White tigers are endangered species. There are only few of them, which is why inbreeding is practiced in order to protect their kind. This is done by breeding brother to sister, father to daughter, mother to son and so on. While there’s a chance to produce a white tiger from breeding one with an orange tiger, the percentage is very slim. The ratio is 1 white tiger can be produced in 4 cubs. While inbreeding white tigers can keep the species of white tigers alive for the next generations, this could also lead to various conditions, defects and negative effects to the offspring including down syndrome on tigers. Here are some of them.
All of the white tigers have this eye condition, whether it is obvious or not. The reason for this is that the gene that causes the tigers to be white is also the culprit for wiring the nerve of the eye to the wrong side of the brain, thus resulting to them being cross-eyed. Due to their eye problem, they tend to be more dependent to their owners or masters.
The immune system of most white tigers is not as strong as those that were not inbreed. If their immune system is compromised, it would be easier for them to get sick, which could eventually lead to death. This is why many white cubs die at their young age.
This is a condition in which there’s a gap or opening on the roof of the mouth. The abnormal development of the cub while inside the mother’s stomach cause this. There are also causes in which cubs don’t have palates at all. Cubs with this condition would have difficulties nursing and they could easily drown as the milk could get into their nose. These cubs are often euthanized.
Scoliosis of the Spine
This causes the backbone to curve instead of being straight and the condition can be mild to severe. It could have a huge effect on the tiger’s life as it could cause difficulties in breathing, swallowing, digesting and doing regular activities. Pregnancy can also be difficult for female white tigers with this condition.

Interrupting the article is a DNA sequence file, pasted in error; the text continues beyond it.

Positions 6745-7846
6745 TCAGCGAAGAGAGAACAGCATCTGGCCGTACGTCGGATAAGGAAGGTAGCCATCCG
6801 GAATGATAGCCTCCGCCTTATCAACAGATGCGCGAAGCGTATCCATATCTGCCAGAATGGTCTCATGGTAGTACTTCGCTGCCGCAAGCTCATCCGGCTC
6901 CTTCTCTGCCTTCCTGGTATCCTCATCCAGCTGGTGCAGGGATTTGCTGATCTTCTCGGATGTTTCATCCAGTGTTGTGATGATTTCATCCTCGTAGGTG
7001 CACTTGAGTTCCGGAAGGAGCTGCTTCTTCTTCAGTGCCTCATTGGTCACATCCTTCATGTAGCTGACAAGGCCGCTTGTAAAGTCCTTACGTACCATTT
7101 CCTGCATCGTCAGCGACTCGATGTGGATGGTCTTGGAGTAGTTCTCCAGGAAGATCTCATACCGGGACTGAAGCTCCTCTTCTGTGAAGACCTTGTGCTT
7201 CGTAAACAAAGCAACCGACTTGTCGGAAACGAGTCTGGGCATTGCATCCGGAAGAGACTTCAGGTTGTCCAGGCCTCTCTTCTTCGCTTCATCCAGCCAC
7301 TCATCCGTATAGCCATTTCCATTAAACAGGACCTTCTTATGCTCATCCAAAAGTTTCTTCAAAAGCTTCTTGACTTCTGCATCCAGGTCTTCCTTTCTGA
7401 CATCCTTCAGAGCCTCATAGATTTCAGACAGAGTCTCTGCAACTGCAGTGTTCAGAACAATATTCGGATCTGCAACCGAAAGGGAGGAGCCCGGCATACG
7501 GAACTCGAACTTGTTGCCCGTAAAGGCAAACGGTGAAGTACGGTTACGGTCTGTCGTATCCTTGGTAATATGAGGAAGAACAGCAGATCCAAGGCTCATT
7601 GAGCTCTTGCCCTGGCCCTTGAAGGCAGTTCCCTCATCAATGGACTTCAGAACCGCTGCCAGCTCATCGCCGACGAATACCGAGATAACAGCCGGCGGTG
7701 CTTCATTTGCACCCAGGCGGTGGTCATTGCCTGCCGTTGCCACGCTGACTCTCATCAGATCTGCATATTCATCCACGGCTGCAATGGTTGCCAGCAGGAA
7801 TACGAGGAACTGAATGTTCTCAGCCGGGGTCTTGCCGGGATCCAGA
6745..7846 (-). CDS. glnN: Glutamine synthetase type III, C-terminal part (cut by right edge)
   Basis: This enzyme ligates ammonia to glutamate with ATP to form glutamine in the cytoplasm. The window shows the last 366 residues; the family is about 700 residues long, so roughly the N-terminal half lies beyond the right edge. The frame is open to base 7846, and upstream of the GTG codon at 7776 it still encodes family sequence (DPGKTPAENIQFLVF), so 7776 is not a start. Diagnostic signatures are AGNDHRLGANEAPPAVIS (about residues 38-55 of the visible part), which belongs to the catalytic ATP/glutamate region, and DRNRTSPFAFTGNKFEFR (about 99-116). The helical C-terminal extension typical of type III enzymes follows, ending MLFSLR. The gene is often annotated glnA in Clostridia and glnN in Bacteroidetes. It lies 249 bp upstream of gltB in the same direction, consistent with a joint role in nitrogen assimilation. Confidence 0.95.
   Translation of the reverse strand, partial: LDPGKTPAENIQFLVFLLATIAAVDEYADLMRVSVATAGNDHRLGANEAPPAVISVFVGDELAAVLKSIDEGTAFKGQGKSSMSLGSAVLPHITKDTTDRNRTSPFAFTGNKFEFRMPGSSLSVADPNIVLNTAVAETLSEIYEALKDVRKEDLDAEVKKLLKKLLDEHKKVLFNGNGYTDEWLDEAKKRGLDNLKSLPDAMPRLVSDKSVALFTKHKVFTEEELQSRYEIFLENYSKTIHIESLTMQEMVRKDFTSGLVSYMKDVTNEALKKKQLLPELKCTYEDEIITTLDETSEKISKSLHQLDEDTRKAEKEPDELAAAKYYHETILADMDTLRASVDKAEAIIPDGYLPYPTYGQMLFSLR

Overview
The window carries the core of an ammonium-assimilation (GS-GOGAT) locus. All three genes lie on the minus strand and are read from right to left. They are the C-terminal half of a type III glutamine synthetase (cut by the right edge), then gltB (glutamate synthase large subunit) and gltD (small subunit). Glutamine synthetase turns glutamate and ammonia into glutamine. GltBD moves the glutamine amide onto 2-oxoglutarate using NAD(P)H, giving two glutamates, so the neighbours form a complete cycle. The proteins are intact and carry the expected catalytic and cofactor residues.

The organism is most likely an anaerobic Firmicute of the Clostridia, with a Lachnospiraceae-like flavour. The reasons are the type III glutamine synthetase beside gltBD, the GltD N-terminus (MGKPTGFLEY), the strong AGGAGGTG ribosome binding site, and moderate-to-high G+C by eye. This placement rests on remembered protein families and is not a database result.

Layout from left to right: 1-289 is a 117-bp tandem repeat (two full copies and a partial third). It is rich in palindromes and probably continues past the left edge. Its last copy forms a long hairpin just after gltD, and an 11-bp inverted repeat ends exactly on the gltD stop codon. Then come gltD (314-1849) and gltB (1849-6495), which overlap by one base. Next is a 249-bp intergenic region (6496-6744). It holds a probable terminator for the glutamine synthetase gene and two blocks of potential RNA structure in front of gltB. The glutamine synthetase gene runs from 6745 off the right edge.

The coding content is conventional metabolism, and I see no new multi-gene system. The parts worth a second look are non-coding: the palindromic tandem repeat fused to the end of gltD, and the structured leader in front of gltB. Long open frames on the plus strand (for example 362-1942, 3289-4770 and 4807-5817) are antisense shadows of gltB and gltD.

Because of the various deformities and health conditions that white tigers have, they may not live longer like the average tigers. As mentioned, Kenny the tiger with down syndrome died at only 10-years old. Not only that, many of his siblings died at a young age, while others were stillborn or they were dead when they were born.
While it may sound like this type of phobia is a fear for photos, this is not what it means when we talk about the white tigers. This means that their eyes are sensitive to light due to the incorrect wiring of the optic nerve to their brain. For this reason, when they are exposed to light, they may feel uncomfortable or even pained due to photophobia.
This is a degenerative disease affecting the movement of the white tiger. Shaking, hardening of the muscles, slowness and movement difficulties are some of the most common symptoms of this. Since this is a degenerative disease, it means that it would worsen over time and it could greatly affect the life of the tiger. Overtime, its effect may no longer be just in its movement, but in its behavior and brain as well.
This is also very common to inbred white tigers. We’ll go back to Kenny once again. He is an example of these deformities as he has the features of one with down syndrome like its large skull, face that looks like a bulldog and eyes far apart. Other facial deformities include crooked stick that are sticking out. Since white tigers are usually raised and bred to be displayed to the public, those with deformities are usually destroyed since they cannot be presented due to their looks.
This is a defect on the feet in which they may be turned inwards or outwards. Due to this deformity, it wouldn’t be possible for them to walk straight with their feet. Rather, they may either walk on their ankles or on the side of their feet. Like those with facial deformities, white tigers with club could be destroyed.
A white tiger named Kenny was known to be the first tiger with down syndrome. Its facial features resemble that of one with this condition, although this is still being debated since it results from a third copy of chromosome 21, when tigers only have 19. Nevertheless, aside from his down syndrome features, he also had limited physical capabilities and he died at 10-years old, which was half the lifespan of an average tiger in captivity. His parents were brother and sister.
Although white tigers are rare, do you approve of their inbreeding even if it means that the cubs would most probably have these defects and conditions?